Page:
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Severe thunderstorms forecast for Glastonbury won't dampen spirits

There have only been seven Glastonbury festivals without rain since 1970, with 2007 being one of the worst. Credit: PA

The weather forecast for the world's biggest festival is changing every day, but even the latest prediction of heavy thunderstorms won't get well-prepared music fans down.

Despite a hot and humid start to the event, forecasters now believe it's quite possible there will be spots of flooding at Glastonbury - much like in 2005 and 2007.

But with only seven Glastonbury festivals avoiding rain since it began in 1970, music fans know what to expect and will be well prepared to deal with the worst.

On social media one festival goer uploaded photographs from 2005 with the caption "Has it stopped raining over there yet? Don't worry we've seen worse..... 2005 and we woke up IN a river."

The 'river' in 2005 is etched in the memory of those who fell victim. Credit: PA

Comments on the post revealed that most fans expect the rain and are well prepared for it but others don't seem to care either way.

One wrote: "We started with 5 tents and ended up with 3. Small tunnel tents that filled up with water and whoooosh simply washed away never to be seen again. Clothes. Belongings. Everything gone. Oh well. 7am and we cracked a few Stella’s and got on with it."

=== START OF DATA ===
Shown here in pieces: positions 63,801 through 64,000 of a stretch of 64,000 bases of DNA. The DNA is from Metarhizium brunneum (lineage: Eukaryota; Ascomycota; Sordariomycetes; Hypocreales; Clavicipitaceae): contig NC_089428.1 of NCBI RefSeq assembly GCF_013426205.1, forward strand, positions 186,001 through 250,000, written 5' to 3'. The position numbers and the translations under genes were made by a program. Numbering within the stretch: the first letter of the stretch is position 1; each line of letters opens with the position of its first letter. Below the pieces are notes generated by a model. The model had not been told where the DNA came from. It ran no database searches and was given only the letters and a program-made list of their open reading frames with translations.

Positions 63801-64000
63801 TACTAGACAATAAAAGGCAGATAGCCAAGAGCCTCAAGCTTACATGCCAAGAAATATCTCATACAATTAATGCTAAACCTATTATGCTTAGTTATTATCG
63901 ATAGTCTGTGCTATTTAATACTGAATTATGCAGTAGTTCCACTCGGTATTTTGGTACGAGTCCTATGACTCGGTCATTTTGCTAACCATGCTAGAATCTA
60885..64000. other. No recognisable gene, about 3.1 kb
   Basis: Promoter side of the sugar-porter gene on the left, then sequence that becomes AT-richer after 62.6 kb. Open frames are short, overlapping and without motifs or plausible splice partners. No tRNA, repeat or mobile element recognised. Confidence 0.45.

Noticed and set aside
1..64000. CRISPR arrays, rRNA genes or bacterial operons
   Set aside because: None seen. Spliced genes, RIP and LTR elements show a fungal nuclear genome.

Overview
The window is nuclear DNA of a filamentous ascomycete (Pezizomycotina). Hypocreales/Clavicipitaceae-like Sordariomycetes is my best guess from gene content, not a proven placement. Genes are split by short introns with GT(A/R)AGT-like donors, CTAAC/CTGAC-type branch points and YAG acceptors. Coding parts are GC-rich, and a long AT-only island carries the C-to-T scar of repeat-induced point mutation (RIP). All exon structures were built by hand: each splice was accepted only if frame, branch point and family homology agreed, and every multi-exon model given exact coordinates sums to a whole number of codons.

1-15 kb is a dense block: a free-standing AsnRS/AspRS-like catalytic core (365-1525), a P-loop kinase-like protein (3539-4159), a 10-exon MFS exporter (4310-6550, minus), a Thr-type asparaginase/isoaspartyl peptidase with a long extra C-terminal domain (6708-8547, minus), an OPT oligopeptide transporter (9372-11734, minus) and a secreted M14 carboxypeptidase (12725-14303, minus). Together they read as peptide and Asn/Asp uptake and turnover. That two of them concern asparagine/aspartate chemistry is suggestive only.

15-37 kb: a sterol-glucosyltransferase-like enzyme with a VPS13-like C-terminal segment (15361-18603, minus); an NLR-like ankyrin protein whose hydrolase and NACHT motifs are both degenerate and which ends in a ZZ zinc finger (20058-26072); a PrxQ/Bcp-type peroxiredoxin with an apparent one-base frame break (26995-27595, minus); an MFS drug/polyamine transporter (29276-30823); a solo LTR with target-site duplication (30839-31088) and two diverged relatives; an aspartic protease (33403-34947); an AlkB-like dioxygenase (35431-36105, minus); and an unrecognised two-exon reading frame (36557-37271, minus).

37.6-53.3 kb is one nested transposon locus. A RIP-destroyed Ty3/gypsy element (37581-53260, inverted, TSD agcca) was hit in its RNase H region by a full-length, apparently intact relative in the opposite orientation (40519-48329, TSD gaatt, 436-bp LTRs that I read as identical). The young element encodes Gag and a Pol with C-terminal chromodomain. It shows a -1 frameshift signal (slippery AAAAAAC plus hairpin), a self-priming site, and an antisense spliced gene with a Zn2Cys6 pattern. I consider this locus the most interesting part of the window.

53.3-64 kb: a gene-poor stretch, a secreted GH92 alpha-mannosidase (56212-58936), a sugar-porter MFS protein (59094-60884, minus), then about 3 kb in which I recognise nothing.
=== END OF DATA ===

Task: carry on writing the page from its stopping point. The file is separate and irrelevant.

Another: "Still smile at that photo seeing my tent under all that water. It was certainly a memorable year."

It's the predicted warm start to the festival that could lead to heavy showers and even hail as an area of low pressure travelling across the UK threatens to spoil the weekend.

The 900-acre festival is being headlined by Stormzy, the Killers and The Cure, and will host a population of 200,000 during the event.

Forecasters say those attending the opening day at Worthy Farm in Somerset on Wednesday can expect dry, bright, sunny weather and "very high temperatures with high humidity", but the latter part of the festival could be at risk of severe storms.

A Met Office spokesman said: "At the beginning of the festival it's going to feel very oppressive and quite uncomfortable, particularly for sleeping at night with people camping.

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"There will be high UV levels too, so with any length of time spent in the sunshine people need to take extra precaution, sunscreen, and seek shelter in the middle part of the day, particularly as temperatures get into the mid to high 20s.

"Into the weekend there's a lot of uncertainty going that far out, but it looks like we will continue to see low pressure towards the south and south-west of UK, bringing that unsettled weather.

"There's a further risk of showers and thunderstorms, perhaps even severe thunderstorms, with the risk of hail and some strong winds at times as well.

"We could also be looking at localised surface water, flooding, accumulating in a short period of time where storms occur."